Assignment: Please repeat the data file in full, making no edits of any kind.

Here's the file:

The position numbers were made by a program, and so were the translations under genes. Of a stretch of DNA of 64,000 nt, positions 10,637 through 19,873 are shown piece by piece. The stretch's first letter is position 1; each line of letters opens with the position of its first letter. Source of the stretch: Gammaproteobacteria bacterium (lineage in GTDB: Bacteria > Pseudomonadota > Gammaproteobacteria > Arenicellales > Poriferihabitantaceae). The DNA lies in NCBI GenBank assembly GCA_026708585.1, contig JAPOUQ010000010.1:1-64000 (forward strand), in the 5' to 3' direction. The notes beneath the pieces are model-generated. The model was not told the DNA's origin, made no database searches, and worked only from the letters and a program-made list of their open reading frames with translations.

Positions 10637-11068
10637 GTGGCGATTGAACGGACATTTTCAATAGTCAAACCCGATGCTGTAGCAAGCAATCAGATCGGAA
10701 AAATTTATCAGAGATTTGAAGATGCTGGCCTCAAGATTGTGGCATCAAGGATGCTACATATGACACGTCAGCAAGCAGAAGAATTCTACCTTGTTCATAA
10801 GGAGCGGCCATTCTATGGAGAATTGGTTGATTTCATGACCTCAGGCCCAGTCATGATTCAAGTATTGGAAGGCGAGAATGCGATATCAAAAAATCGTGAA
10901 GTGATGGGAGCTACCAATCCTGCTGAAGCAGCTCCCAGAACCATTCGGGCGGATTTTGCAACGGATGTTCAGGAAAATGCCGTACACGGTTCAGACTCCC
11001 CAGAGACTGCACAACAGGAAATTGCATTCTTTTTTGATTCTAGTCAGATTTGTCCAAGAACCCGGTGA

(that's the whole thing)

The position numbers were made by a program, and so were the translations under genes. Of a stretch of DNA of 64,000 nt, positions 10,637 through 19,873 are shown piece by piece. The stretch's first letter is position 1; each line of letters opens with the position of its first letter. Source of the stretch: Gammaproteobacteria bacterium (lineage in GTDB: Bacteria > Pseudomonadota > Gammaproteobacteria > Arenicellales > Poriferihabitantaceae). The DNA lies in NCBI GenBank assembly GCA_026708585.1, contig JAPOUQ010000010.1:1-64000 (forward strand), in the 5' to 3' direction. The notes beneath the pieces are model-generated. The model was not told the DNA's origin, made no database searches, and worked only from the letters and a program-made list of their open reading frames with translations.

Positions 10637-11068
10637 GTGGCGATTGAACGGACATTTTCAATAGTCAAACCCGATGCTGTAGCAAGCAATCAGATCGGAA
10701 AAATTTATCAGAGATTTGAAGATGCTGGCCTCAAGATTGTGGCATCAAGGATGCTACATATGACACGTCAGCAAGCAGAAGAATTCTACCTTGTTCATAA
10801 GGAGCGGCCATTCTATGGAGAATTGGTTGATTTCATGACCTCAGGCCCAGTCATGATTCAAGTATTGGAAGGCGAGAATGCGATATCAAAAAATCGTGAA
10901 GTGATGGGAGCTACCAATCCTGCTGAAGCAGCTCCCAGAACCATTCGGGCGGATTTTGCAACGGATGTTCAGGAAAATGCCGTACACGGTTCAGACTCCC
11001 CAGAGACTGCACAACAGGAAATTGCATTCTTTTTTGATTCTAGTCAGATTTGTCCAAGAACCCGGTGA